Knee BraceMore than 200,000 anterior cruciate ligament (ACL) injuries occur each year in the United States. Of those injuries nearly half result in surgery to repair the knee. ACL surgery is an extensive procedure used to restore knee function and mobility. However surgery is only the beginning to restoring the knee.

The majority of patients who undergo anterior cruciate ligament (ACL) surgery are given a knee brace after surgery. Knee braces are used for supporting the knee and maintaining its position during the healing process. If a patient were to choose not to wear a knee brace within the first few weeks after surgery, the entire procedure could be compromised if the knee were to twist or bend in an awkward motion.

A knee brace for ACL patients is not your average knee brace. Typically they’re much heavier and more complex than just a brace that you would otherwise slip on over the leg. ACL braces are sturdy and are used to keep the knee in a single position. As patients start to walk and place weight on the knee, the brace is very helping in distributing the weight properly.

One of the biggest reasons why orthopaedic surgeons provide knee braces to patients after ACL surgery is to protect them in case they fall. All patients are required to keep weight off the leg immediately following surgery and therefore many patients have to walk on crutches. This is no easy task and in the event of a fall the knee could be reinjured. A brace reduces the risk of re-injuring the knee in case a patient falls.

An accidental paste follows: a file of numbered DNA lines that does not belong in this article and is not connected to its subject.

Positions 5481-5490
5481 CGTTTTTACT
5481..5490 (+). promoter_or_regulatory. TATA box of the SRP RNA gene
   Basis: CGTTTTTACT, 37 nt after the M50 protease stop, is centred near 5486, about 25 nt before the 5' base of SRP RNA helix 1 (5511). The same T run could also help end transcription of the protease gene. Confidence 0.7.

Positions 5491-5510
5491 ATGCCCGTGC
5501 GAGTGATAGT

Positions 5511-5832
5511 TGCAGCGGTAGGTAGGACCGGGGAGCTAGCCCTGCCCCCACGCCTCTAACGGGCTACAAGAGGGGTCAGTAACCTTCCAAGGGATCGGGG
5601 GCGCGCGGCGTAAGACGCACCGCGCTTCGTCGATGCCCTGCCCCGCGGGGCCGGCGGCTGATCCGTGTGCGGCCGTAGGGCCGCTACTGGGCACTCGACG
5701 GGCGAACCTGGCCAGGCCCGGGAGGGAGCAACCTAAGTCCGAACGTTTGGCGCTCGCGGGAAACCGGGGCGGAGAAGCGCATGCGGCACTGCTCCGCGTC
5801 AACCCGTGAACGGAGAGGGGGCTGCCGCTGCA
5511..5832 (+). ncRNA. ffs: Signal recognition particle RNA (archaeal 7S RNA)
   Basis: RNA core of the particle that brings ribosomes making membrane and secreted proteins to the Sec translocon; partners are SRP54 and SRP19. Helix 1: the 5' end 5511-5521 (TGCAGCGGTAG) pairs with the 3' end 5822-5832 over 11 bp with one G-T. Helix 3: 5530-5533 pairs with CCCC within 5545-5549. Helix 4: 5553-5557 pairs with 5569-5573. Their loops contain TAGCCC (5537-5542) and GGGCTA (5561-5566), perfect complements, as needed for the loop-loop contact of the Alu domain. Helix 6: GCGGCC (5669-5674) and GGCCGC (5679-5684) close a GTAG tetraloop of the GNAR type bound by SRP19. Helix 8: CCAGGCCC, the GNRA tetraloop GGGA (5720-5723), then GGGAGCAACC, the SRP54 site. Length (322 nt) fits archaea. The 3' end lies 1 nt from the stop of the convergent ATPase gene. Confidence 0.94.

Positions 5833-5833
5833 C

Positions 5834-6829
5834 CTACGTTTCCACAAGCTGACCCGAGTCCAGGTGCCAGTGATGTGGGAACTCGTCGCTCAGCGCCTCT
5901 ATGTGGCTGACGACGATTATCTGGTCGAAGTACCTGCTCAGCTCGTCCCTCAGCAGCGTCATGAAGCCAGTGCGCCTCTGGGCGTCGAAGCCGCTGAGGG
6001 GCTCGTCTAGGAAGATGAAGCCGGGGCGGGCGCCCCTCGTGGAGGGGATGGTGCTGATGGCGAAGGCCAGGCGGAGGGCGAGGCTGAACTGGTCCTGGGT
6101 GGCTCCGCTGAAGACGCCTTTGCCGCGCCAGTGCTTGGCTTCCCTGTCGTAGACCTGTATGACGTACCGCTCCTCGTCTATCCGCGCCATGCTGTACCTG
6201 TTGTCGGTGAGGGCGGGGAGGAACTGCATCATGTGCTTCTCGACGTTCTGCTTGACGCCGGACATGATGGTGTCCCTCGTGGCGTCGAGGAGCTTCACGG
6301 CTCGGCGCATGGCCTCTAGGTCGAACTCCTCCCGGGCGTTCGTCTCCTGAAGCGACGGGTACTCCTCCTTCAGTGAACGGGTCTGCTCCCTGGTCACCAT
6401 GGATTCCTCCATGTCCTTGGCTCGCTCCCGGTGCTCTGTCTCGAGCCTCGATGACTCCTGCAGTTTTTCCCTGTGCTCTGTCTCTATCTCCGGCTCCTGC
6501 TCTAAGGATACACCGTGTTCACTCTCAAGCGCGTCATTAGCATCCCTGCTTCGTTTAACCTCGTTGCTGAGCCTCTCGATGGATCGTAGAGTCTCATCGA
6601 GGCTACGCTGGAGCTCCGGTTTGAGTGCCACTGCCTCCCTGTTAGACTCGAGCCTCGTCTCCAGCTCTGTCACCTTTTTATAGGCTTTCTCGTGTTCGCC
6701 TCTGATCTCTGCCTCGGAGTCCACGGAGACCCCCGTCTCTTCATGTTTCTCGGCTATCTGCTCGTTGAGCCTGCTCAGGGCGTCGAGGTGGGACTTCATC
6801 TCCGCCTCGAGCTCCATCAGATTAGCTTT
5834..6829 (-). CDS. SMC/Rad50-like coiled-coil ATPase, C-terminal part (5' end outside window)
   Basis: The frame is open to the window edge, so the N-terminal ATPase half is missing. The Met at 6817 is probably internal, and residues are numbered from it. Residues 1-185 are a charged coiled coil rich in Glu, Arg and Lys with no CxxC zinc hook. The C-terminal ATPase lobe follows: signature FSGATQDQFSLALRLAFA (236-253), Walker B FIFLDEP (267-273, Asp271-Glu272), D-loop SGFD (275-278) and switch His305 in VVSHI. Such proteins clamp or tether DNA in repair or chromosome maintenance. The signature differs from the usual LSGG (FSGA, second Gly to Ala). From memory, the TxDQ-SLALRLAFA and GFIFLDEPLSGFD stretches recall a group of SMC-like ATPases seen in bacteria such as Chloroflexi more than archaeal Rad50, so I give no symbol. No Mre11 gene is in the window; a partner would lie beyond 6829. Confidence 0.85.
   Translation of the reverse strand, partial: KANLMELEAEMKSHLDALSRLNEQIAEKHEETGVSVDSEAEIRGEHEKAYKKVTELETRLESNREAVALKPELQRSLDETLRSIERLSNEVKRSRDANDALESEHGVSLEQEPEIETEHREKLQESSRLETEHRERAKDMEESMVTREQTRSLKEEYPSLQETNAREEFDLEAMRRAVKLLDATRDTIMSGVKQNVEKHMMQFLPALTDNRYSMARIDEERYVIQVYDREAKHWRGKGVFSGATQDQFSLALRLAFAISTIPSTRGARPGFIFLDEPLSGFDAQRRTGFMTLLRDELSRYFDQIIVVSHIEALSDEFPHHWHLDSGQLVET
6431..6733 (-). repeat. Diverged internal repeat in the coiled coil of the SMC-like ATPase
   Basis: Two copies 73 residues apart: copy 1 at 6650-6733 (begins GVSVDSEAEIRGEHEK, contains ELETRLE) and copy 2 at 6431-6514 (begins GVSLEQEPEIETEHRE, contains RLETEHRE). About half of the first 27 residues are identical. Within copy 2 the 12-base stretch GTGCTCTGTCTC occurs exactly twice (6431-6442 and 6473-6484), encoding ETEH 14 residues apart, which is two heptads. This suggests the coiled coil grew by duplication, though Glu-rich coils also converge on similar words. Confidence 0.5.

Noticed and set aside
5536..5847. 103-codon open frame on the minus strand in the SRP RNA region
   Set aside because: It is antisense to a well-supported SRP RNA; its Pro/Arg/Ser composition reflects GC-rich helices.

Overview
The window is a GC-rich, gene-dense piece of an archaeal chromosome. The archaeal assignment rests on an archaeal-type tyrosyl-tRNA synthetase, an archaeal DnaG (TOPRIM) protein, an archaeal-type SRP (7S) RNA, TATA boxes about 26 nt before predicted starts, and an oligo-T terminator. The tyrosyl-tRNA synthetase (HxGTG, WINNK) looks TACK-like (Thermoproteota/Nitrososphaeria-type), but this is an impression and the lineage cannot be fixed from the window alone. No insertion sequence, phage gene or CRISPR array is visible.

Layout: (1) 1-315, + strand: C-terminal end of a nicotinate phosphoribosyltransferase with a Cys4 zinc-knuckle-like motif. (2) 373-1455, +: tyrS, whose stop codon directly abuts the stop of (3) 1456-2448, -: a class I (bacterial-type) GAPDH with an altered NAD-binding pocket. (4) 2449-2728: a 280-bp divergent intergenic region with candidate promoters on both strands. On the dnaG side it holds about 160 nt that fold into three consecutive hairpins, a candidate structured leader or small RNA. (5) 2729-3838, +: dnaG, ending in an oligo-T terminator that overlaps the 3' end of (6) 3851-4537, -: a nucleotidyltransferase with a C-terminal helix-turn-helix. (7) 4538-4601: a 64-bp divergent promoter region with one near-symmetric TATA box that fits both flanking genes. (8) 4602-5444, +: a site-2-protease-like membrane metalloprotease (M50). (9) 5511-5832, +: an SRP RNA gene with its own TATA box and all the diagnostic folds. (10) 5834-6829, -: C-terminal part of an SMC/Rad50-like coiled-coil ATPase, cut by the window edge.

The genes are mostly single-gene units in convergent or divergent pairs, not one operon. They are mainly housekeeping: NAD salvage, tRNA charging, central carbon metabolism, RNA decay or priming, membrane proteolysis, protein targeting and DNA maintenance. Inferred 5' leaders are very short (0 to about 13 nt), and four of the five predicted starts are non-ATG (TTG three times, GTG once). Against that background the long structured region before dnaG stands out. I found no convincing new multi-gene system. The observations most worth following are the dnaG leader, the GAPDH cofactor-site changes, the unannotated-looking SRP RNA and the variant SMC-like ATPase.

For this reason patients who are recovering from an ACL tear are asked to wear their knee brace as much as possible. Naturally patients need to take it off while performing exercises as part of their physical therapy, but the brace should remain on at all other times.

ACL tears are most common among athletes in football, basketball and soccer. For athletes who undergo ACL surgery and return to their sport, many wear a protective knee brace for added support and protection. If patients take all the precautions and fulfill their physical therapy requirements, they’ll likely regain the same mobility they had prior to the injury.

This article was researched and written on behalf of Orthopaedic Associates of St. Augustine. For Orthopaedic questions you may contact us at 1 Orthopaedic Place St. Augustine, Florida 328086. Our direct phone number is 904-825-0540.